Kevin Arnovitz of ESPN.com recently wrote, as he often does, a supersmart piece about NBA offense’s using Woody Allen’s punchline, 80 percent of life is showing up.
Arnovitz theorizes that NBA offenses that limit turnovers and protect the ball effectively “showing up” for possessions and get an attempt at the rim are among the most efficient offenses in the NBA.
He spotlights the Chris Paul led Clippers and the Hawks of recent years as teams that run simplistic offenses, yet, by nature of their simplicity are protecting the ball and therefore getting attempts at the rim resulting in more efficient offenses. And while you could make the argument that even as simple as a ball-screen may be, when the handler is Chris Paul and the screener is Blake Griffin, the simple-ness of that play instantly turns complex when you factor Paul’s wizardry with the ball and Griffin’s shear ferocity with which he rolls to the rim, Arnovitz’s underlying point of – keep the ball, get shots, have a better offense – holds true.
Taking a look at the Nets, you can see how a simple case of limiting their turnovers and thus getting more attempts at the rim could help their offense.
The Nets currently rank 27th (of 30) in offensive efficiency (which measures points scored per 100 possessions). The only teams with worse offensive futility are the Wizards and the Detroit Pistons. There are many factors that have gone into this number: injuries, new players working under a new coach with limited practice time and cold-shooting are among the biggest. However, examining the Nets with the Arnovitz theory of ball-protection and you will see the Nets can improve in another, highly controllable area – turnovers.
The Nets haven’t been showing up for possessions and in fact they are among the most the NBA’s leaders in turnover rate (percentage of possessions that end in a turnover) at 15.12. Their biggest culprit? Our maestro and ball-dominator, Deron Williams who is leading the Nets and the entire NBA at 4.6 turnovers per game.
A lot of Deron’s turnovers can be due to the fact that he is being asked to burden such a large offensive role for the Nets. He is the best player on our team at creating a shot for himself while also doubling as the only player who can consistently create shots for his teammates. We need Deron to constantly be in attack mode, to constantly be probing opposing defenses because we’ve seen the results without him on the floor. Deron needs to take risks for the Nets to succeed, but it is coming at a cost and that cost is his turnover numbers.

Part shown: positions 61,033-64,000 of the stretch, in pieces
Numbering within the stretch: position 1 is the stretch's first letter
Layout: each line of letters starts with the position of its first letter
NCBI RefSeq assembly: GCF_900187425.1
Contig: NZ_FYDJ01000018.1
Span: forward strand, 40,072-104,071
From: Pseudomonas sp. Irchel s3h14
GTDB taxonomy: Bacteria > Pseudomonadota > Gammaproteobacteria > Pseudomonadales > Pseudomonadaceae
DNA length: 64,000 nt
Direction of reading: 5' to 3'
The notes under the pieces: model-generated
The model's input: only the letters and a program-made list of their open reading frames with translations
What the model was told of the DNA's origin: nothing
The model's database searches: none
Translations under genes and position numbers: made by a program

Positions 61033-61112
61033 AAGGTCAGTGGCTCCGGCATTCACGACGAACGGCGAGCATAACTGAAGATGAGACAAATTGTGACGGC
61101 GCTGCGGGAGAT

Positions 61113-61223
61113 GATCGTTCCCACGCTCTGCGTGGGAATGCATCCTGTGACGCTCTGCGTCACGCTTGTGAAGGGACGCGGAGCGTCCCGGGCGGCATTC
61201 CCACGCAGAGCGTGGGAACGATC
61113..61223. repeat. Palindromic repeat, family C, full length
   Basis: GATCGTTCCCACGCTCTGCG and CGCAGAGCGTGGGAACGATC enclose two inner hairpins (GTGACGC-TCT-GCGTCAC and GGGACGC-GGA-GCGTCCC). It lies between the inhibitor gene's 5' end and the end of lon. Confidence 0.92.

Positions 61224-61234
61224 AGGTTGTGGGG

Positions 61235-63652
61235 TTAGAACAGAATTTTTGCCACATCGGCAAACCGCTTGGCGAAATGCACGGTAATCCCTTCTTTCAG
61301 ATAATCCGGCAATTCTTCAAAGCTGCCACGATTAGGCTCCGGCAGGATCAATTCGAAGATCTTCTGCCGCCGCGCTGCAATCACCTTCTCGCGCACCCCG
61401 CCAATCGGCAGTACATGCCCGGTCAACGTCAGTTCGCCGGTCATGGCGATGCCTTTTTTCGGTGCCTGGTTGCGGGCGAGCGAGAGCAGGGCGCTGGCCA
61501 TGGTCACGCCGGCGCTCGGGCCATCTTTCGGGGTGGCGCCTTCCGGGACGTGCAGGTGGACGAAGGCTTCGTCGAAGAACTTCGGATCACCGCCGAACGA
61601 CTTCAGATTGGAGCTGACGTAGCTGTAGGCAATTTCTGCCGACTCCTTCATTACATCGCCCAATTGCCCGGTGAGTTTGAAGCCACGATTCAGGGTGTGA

And while I’m certainly not suggesting even in the slightest that Deron needs to have the ball less or should not be pressing as much, but even Williams would admit he’s not playing his best hoops of his career.
Moving forward, it will be interesting to see how the Nets offense evolves. Although lately the offense has clicked a little better, it still is not performing well. As we’ve stated earlier, aside from the low efficiency numbers, the Nets are 28th in points per game (87.0 ppg) and 25th in assists per game (17.8 apg).
When asked about the Nets offense, Avery Johnson stated:
We are a penetration team now, because we have limited post-up game. So when we penetrate and guys are open, we just have to do a better job of knocking down our shots. Our paint attack is not so much from post-ups but from penetration and because of that penetration, we’re going to get open shots. We just have to take them and make them.
– Avery Johnson
In the early going you can certainly see reflections of what Avery is talking about. Deron Williams has been getting himself into the paint at will and the shooters the Nets have acquired this off-season along with mainstay Anthony Morrow have spaced the perimeter. The Nets are attempting three-pointers at a rate of 31.0 per 100 possessions, a rate which is second only to the Knicks.
The shots just haven’t been going down, yet. As a team the Nets are making just 31.2% of those attempts.
But signs of that trend changing have appeared. Against Atlanta, the Nets scored a season-high 101 points and connected on half of their three-pointers. A welcome sign to say the least.
So the Nets formula for good offense is simple. “Show up” for possessions by limiting turnovers, keep the ball in Deron’s hands and allow him to do what he does best, create off penetration and feed shooters who need to make shots.
All stats courtesy of HoopData.